“I’m waiting as fast as I can for a Purchase Order number to come from our treasurer.” [How fast can you wait?!?]

“Do you folks carry trumpet muzzles?” [actually, what a great idea!]

Trying to read a teacher’s writing, a customer asked for the Hal Leonard “Interception” book. We knew he meant “Intermediate” and also figured he’s a football fan!

Recent email:
Customer Question – “I have an extensive collection of sheet music. Do you purchase at all?”
Stanton’s Reply – “WE have an extensive collection of sheet music. Do YOU purchase at all?”
After that tongue-in-cheek wisecrack, the employee then went on to explain a bit about how the retail sheet music business works.

Here are a few phone conversations:
Customer: “I found an item I need on your website. The catalog number is HB01”
Stanton’s employee, upon typing the number into the computer and finding that it is a very popular method book for horn by Fred Teuber: “Oh yes – the Teuber book.”
Customer: “No, I think it’s for French Horn!”

Customer with a pronounced southern accent: “I’m looking for Bob and Maria.” (at least that’s what it sounded like!)
Stanton’s employee: “I may not have heard you correctly – Bob and Maria?”
Customer: “No, A-V-E, Ave Maria.”
Stanton’s employee: “Oh, of course! I’m so sorry! Do you want the Bach/Gounod or the Schubert?” JeopardyCustomer: “Heck, I don’t know who writes ’em, I just play ’em!”

Let’s play Jeopardy…
The answer is:
“No sir, I don’t know which arrangement of Amazing Grace you just heard on the bus this morning.”
We’ll let you come up with the question! :)


The Stanton’s Difference: Bring Your Students! 28 October, 2015

by Ken Tilger, Band Education Specialist –

It’s been a while since we’ve added to this series of posts, but we were recently reminded of one more way that Stanton’s is special. Besides making it a road trip to work with our knowledgeable staff, you can also bring your students!

studentsRecently the band director from Versailles High School made the trip to Stanton’s via school bus (comfy!) and brought about 20 of her band students along. While she was previewing OMEA required concert band titles, her students were busy choosing their own solo and ensemble selections from our vast selection. What a great use of time, and a unique experience for the students! Besides finding their solo or ensemble piece with some guidance from their teacher, they were also free to check out a whole host of method and etude books, pop play-alongs, and holiday collections that were on-hand, as well. Honestly, one of the most satisfying feelings I get from state professional (MEA) conferences is seeing the high school all-state musicians excitedly finding repertoire that they want, books they have been recommended, and music just to play with their friends. It’s the ultimate treasure hunt!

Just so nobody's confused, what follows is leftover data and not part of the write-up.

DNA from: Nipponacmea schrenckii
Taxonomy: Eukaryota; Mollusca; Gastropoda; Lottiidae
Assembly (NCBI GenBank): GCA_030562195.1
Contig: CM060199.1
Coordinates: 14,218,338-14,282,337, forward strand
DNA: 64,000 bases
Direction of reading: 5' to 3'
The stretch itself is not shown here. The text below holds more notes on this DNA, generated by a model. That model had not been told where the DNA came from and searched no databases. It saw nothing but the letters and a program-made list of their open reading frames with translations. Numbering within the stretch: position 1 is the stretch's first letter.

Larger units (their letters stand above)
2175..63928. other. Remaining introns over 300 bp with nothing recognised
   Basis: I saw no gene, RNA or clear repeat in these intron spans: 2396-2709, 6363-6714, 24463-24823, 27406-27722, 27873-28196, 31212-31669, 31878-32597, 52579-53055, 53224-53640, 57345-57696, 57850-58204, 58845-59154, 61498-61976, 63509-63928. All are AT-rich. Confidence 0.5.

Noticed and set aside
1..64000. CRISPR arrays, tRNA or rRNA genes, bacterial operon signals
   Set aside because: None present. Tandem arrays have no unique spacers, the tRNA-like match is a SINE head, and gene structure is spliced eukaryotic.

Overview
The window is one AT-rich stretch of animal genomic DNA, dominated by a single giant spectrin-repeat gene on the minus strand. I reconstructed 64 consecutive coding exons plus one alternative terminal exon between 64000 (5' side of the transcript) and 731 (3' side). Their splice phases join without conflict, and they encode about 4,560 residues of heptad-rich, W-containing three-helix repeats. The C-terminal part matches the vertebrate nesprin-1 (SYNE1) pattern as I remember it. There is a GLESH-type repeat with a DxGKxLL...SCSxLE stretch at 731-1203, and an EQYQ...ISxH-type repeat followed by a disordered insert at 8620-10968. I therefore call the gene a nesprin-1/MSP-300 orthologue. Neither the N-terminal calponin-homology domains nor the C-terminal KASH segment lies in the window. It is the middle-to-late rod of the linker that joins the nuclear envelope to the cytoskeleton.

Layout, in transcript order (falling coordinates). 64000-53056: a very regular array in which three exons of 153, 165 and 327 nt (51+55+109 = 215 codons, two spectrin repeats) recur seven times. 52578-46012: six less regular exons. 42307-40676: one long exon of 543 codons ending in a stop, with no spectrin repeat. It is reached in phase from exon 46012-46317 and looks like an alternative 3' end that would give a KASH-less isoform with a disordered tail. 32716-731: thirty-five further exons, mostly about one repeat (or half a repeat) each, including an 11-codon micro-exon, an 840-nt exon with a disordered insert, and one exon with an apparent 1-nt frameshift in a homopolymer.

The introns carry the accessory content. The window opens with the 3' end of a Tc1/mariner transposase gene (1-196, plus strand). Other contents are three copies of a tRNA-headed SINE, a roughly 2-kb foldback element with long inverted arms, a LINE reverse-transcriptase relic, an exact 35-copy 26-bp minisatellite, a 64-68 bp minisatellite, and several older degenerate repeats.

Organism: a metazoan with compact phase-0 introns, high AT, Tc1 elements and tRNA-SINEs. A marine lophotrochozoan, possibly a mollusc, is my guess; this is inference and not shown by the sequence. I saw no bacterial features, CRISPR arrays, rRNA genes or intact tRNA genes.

Truly budding musicians...

Coffee = Truly budding musicians

While a number of directors visit us on Saturdays or professional days throughout the school year, and some make a summer pilgrimage from nearby states, it is not unusual for us to see a school bus full of students pull into our parking lot about once or twice a year (don’t worry, we only cower briefly). After a quick “lay-of-the-land” tour, we are happy to turn them loose to shop, and they are welcome to take advantage of our first-hand instrumental knowledge, as well. We often hear from educators who have moved on to other states that they do not have a music supplier like Stanton’s even within driving distance, and many do not let customers freely browse all of their titles. Besides having directors take advantage of stopping by the store, what can be better than bringing aspiring musicians (and tomorrow’s teachers!) to musical Candy Land!?

About the Author:
Ken is a former band director, and has been with Stanton’s since 2004. He always feels the urge to read Edgar Allan Poe, the original novels featuring traditional Hollywood monsters, and other macabre tales this time of year, yet never does.


STANTON’S SPOTLIGHT: Truly Brave 07 October, 2015

truly brave

recommended by Rachel Steele and Jen Sper, School Choral Specialists

If you haven’t read our post about how we pick choral promotions, you might not know that Jen and I spend hours and hours listening to new choral music each year. The publisher with the largest number of new issues is Hal Leonard, with 230 new pieces this year. As you can imagine, it’s quite daunting to start on this bin full of music, which is often still in manuscript form. The pieces are sent in alphabetical order, so by the time we got to “Truly Brave,” we were feeling more than a little jaded.